While theory suggests that habitual prescribing can be both clinically suboptimal and economically wasteful, the appropriateness of broad versus narrow prescribing is likely to depend on the composition of the drug class. Narrow prescribing patterns may be optimal when 1 drug is clearly superior to the others, or if all the drugs in the class act in a similar way. For example, prescribing only a generic or low-cost brand in a largely homogeneous class may be beneficial given that lower patient cost-sharing is associated with improved adherence.11-13 In addition, most generics are inherently safer than newer drugs because of their longer track record in clinical practice and known side effects.14,15 Alternatively, some drug classes are characterized by heterogeneous effects, where a specific drug provides therapeutic benefit to some patients and little to others, or has known side effects that are problematic for a subset of patients. If the heterogeneous benefits and side effects of these drugs are known ex-ante, a better informed physician will engage in broader prescribing behavior, taking into account the specific medical characteristics of each patient. Levine-Taub and colleagues9 found that psychiatrists have broader prescribing patterns than general practitioners within the atypical antipsychotic class, but they cannot determine how much of the difference is explained by variation in the case mix of patients seen by psychiatrists versus nonspecialists.9
Beyond the challenge of predicting a drug’s therapeutic value for a new patient, an unrelated factor further complicates the prescribing decision; plan formularies. Most modern drug classes include an array of similar products that compete for essentially the same population of patients, and health plans typically choose a small subset of these products to offer at low cost-sharing rates. In addition, direct-to-consumer advertising has emboldened patients to request specific treatments. 16-18 How these factors have affected physicians’ choice of drug therapies is uncertain.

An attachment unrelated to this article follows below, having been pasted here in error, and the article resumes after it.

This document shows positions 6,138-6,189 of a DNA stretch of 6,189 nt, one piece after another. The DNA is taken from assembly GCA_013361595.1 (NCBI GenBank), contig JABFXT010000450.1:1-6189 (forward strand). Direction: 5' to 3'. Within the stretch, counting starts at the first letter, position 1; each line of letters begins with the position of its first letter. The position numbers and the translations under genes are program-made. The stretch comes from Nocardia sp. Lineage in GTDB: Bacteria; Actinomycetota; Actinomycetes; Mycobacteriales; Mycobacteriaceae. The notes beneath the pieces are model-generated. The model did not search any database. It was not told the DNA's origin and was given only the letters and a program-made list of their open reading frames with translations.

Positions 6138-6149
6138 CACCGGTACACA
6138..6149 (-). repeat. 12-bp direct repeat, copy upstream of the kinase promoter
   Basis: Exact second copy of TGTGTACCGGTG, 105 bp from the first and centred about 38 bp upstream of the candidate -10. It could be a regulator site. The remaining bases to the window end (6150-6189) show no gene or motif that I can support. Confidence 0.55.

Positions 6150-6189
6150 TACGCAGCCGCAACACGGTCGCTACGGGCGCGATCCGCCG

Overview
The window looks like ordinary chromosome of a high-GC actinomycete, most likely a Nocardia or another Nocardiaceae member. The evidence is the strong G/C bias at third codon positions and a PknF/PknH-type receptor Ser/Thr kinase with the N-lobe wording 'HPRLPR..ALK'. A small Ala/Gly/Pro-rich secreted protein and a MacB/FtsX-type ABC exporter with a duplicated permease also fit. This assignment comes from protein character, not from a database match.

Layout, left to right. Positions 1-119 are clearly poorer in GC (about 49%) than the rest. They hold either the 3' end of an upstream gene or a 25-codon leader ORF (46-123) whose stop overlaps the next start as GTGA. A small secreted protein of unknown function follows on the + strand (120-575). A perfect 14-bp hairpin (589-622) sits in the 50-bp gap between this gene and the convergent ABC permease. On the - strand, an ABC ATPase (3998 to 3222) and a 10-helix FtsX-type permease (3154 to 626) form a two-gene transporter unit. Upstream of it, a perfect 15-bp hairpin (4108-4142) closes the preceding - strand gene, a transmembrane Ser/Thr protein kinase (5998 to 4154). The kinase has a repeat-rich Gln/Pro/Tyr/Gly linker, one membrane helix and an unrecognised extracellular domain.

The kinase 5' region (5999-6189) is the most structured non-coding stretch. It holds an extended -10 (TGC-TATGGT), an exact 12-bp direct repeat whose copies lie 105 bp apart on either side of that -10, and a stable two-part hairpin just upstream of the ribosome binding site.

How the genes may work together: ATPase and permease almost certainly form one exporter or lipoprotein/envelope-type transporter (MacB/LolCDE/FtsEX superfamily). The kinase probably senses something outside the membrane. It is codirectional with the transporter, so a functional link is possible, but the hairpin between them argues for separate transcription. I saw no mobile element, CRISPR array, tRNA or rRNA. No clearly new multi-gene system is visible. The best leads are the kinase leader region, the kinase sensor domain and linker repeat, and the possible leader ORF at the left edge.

In this paper, we examined the prescribing patterns of physicians in 10 large drug classes with several similar-acting agents. We measured the number and type (generic or brand) of different drugs prescribed as initial prescriptions by each physician and the factors that affected their choices. We then examined whether broad or narrow prescribing is associated with patient-level outcomes, such as rates of medication adherence, therapeutic switching, and out-of-pocket drug spending. We know of no other study that examines the relationship between how broadly physicians prescribe and patient-level outcomes (eg, adherence, medical care use) that can proxy for clinical measures.
We used unique data, matching prescriptions to prescribing physicians. The data included medical and pharmaceutical claims from 29 large employers in the United States from 2003 to 2007. The drug claims included information on the type of drug, drug name, National Drug Code, dosage, days supplied, and place of purchase (retail or mail order). Starting in 2005, all pharmacy claims identify the prescriber by masked Drug Enforcement Administration number; thus, from 2005 to 2007, we could observe prescriptions made by the same physician to different patients in different insurance plans. We did not have any additional information about the prescribers. To be eligible for the sample, a patient had to be at least 18 years of age, and continuously enrolled for at least 1 year before initiating therapy and for at least 6 months afterward.
We used the IMS Advertising Database to measure the degree of drug promotion for each product. The advertising data were reported quarterly and contained expenditures on direct-to-consumer and direct-to-physician advertising for each drug, including medical journal advertisements, promotional visits to physicians, and drug samples.